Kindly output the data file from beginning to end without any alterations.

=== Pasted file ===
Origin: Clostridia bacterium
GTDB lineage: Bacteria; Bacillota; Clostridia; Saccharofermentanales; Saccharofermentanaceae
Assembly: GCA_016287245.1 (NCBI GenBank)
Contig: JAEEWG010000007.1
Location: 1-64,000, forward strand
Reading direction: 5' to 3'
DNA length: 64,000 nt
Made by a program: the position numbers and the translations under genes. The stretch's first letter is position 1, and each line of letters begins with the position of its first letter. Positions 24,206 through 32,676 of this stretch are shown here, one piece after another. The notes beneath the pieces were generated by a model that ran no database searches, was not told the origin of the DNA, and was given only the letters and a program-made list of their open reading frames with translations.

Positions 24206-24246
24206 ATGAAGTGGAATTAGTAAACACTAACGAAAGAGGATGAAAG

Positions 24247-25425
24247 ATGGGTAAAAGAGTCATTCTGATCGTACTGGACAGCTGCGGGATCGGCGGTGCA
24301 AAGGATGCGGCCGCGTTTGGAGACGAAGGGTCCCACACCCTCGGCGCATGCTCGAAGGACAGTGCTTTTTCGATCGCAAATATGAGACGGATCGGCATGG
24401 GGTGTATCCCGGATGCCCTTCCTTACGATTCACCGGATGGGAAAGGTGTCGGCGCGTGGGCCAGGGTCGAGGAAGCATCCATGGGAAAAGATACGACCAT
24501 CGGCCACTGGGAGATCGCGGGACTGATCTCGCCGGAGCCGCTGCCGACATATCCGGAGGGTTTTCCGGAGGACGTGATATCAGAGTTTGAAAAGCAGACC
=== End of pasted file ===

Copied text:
Origin: Clostridia bacterium
GTDB lineage: Bacteria; Bacillota; Clostridia; Saccharofermentanales; Saccharofermentanaceae
Assembly: GCA_016287245.1 (NCBI GenBank)
Contig: JAEEWG010000007.1
Location: 1-64,000, forward strand
Reading direction: 5' to 3'
DNA length: 64,000 nt
Made by a program: the position numbers and the translations under genes. The stretch's first letter is position 1, and each line of letters begins with the position of its first letter. Positions 24,206 through 32,676 of this stretch are shown here, one piece after another. The notes beneath the pieces were generated by a model that ran no database searches, was not told the origin of the DNA, and was given only the letters and a program-made list of their open reading frames with translations.

Positions 24206-24246
24206 ATGAAGTGGAATTAGTAAACACTAACGAAAGAGGATGAAAG

Positions 24247-25425
24247 ATGGGTAAAAGAGTCATTCTGATCGTACTGGACAGCTGCGGGATCGGCGGTGCA
24301 AAGGATGCGGCCGCGTTTGGAGACGAAGGGTCCCACACCCTCGGCGCATGCTCGAAGGACAGTGCTTTTTCGATCGCAAATATGAGACGGATCGGCATGG
24401 GGTGTATCCCGGATGCCCTTCCTTACGATTCACCGGATGGGAAAGGTGTCGGCGCGTGGGCCAGGGTCGAGGAAGCATCCATGGGAAAAGATACGACCAT
24501 CGGCCACTGGGAGATCGCGGGACTGATCTCGCCGGAGCCGCTGCCGACATATCCGGAGGGTTTTCCGGAGGACGTGATATCAGAGTTTGAAAAGCAGACC